The purpose of this article is to raise the issue of how and why fantasy books are labeled as young adult and others not. The answers to these questions certainly cannot be given here, but the intent is rather to bring them up.
With the advent of the Harry Potter series, the line between Young Adult (YA) and fantasy has been further blurred. Although the children lining up outside the store to get their little hands on a copy of HP & the Goblet of Fire is what made the news, the fact remains that the book is equally enjoyable for adults. Additionally, JK Rowling herself, the books author, insists she did not write the books seeking that young an audience. By categorizing a fantasy novel as young adult, do publishers curtail its potential sales? Obviously not with Harry Potter, but what about others?
There will always be children who read at a more advanced clip then average. When a book is labeled as young adult, advanced readers will sometimes overlook or avoid it, since they consider it ‘childish’. Adults don’t want to bother trying to read a young adult book, because the perception is that they are for kids. This author ignored young adult books, never giving them a thought until a teacher friend convinced her to try Harry Potter.
Since then I have read many fantasy books with the young adult label and discovered that there are so many inconsistencies as to what constitutes fiction with the YA label.
For example, Patrica McKillip is a wonderful fantasy writer. Her recent books are all sold as fantasy, but an earlier work, The Forgotten Beasts of Eld, is published as young adult. The quality of the writing is the same, and complexity of the plot is also about the same. Most of her work deals with betrayal, love and loss, and Forgotten Beasts is no exception.
Robin McKinley is a fine author whose books have fallen under the YA category, and she has won the Newbury Award for The Hero and the Crown, which was an absorbing, well written book. Her latest book, Spindle’s End, a reworking of the Sleeping Beauty fairy tale has no YA indications on the edition at all, yet again, as with the McKillip example, there doesn’t seem to be any difference in the style and complexity of themes to warrant the change.
Another very delightful author, Gail Carson Levine, would have been overlooked by such as myself, because of the YA label. Her Ella Enchanted, is a wonderfully humorous book, and although there is no doubting its appeal to its YA readership, there is much that would appeal to any reader.
Philip Pullman is a popular author of young adult fantasy. His current series, His Dark Materials, is a rich and absorbing read. However, its themes are extremely complex and dark. It is confusing for some adults to understand, let alone 9 to 12 years olds. Set in an alternate version of our own earth, God is arrogant and evil, and the Devil looks to be misunderstood and good. The bad and evil characters in the novels (and they are pretty frightening) are on God’s side. They are performing horrifying experiments on children, experiments that separate the child from his or her daemon or soul. As an adult reader, I love the way this series twists Christian beliefs around and challenges our perception; as a parent, I would be very concerned over how to explain this concept to my child.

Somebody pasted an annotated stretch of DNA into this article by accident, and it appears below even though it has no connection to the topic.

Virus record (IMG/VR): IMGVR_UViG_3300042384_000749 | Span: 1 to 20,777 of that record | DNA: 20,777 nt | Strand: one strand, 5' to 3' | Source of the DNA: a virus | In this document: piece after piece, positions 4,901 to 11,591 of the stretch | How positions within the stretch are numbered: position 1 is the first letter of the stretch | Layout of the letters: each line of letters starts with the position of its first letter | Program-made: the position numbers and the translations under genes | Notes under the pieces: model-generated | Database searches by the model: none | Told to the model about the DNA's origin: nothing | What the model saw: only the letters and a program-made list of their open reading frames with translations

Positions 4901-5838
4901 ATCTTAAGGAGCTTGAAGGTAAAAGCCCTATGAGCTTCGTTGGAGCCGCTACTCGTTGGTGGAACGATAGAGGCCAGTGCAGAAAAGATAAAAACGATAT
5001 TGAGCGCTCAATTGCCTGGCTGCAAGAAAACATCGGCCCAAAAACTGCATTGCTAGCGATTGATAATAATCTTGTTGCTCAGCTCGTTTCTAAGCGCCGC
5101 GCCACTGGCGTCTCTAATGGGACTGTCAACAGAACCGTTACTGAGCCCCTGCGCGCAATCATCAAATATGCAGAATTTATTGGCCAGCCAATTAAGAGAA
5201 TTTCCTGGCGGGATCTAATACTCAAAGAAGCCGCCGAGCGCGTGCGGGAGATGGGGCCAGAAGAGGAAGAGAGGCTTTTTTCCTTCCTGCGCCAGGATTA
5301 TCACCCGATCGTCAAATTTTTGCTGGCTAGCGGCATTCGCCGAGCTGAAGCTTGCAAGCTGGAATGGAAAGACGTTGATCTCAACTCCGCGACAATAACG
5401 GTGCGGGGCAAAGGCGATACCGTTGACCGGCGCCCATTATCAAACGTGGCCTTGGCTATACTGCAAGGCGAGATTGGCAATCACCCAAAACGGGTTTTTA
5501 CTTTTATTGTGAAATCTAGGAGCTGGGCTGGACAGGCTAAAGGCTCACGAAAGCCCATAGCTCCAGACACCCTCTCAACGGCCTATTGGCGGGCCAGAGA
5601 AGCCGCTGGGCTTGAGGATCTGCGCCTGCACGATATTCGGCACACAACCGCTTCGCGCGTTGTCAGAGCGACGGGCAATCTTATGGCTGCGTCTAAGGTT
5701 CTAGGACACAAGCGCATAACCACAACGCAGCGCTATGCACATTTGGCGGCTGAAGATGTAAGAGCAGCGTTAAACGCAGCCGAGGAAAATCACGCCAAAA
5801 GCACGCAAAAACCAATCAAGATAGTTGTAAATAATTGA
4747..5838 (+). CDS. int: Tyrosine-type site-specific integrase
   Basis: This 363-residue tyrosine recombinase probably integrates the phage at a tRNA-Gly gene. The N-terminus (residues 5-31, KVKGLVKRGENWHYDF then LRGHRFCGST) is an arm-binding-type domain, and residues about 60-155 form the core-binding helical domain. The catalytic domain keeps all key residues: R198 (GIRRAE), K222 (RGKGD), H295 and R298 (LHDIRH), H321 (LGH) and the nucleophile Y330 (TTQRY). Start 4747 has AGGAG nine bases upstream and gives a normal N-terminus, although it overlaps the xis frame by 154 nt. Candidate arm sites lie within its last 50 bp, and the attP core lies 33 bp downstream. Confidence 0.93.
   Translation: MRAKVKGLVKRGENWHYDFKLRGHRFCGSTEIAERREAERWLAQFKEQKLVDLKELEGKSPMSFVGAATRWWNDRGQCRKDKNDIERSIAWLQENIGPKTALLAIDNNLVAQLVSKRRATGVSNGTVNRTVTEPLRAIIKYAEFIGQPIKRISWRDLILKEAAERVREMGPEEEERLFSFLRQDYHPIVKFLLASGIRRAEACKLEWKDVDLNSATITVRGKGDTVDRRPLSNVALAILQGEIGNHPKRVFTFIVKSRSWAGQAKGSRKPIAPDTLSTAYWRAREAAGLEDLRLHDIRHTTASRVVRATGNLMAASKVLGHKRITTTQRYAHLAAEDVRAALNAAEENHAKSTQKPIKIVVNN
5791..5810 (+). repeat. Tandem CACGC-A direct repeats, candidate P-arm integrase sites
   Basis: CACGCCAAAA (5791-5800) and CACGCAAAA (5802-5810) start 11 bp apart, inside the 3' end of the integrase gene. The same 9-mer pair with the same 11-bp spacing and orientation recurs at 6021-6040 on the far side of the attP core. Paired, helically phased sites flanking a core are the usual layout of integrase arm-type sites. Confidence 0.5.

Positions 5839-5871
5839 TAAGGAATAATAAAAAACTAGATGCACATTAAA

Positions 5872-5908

I guess it is difficult when first preparing a book for publication to know which category will suit it best. Obviously the publisher wants to market and position a book to maximize its sales potential. And once an author has been established as a YA author, publishers would conceivably be reluctant to change the marketing of a subsequent book. But, one would think that they would attempt to be consistent. One interesting note concerns JRR Tolkien: in some stores his books are in the fantasy section, in others the literature section, and in others still, the YA section.
However, how can one be too critical of the inconsistencies of publishers when the reactions of parents are inconsistent of themselves? Most by now have heard of all the controversies surrounding the Harry Potter novels, where parents in certain areas of the United States rallied for a ban on the books, citing its references to magic and witchcraft. In fact, there are tons of children’s books that deal with a similar topic; fantasy for young adults is a very viable part of the industry. Where were those oh so concerned parents when His Dark Materials came out? The content of that series is far more bewildering for children. Obviously Harry Potter’s phenomenal success had a great deal to do with the hue and cry that ensued.
These same parents also seem to have no concerns with their children reading books with sexual situations, which are certainly prevalent in many YA books. In Tamara Pierce’s Lioness Quartette, her heroine sleeps about with more then one male character. And while sex is certainly a prevalent issue with children today, the lax morals of many engaging characters is probably not a great lesson to teach to our children. Sadly, children see much worse in the movies and television shows they watch, so maybe I am quibbling here.
As stated earlier, I was not expecting to answer any questions, merely to raise them instead. And to encourage all fantasy lovers not to judge the book neither by its cover nor by its category. Trust me, you will miss out on a lot of great books if you do.
Copyright© 1999, 2000, 2001, 2002 Lee Ann Cuccia, sffworld.com. All rights reserved. No part of this may be reproduced or reprinted without permission in writing from the author.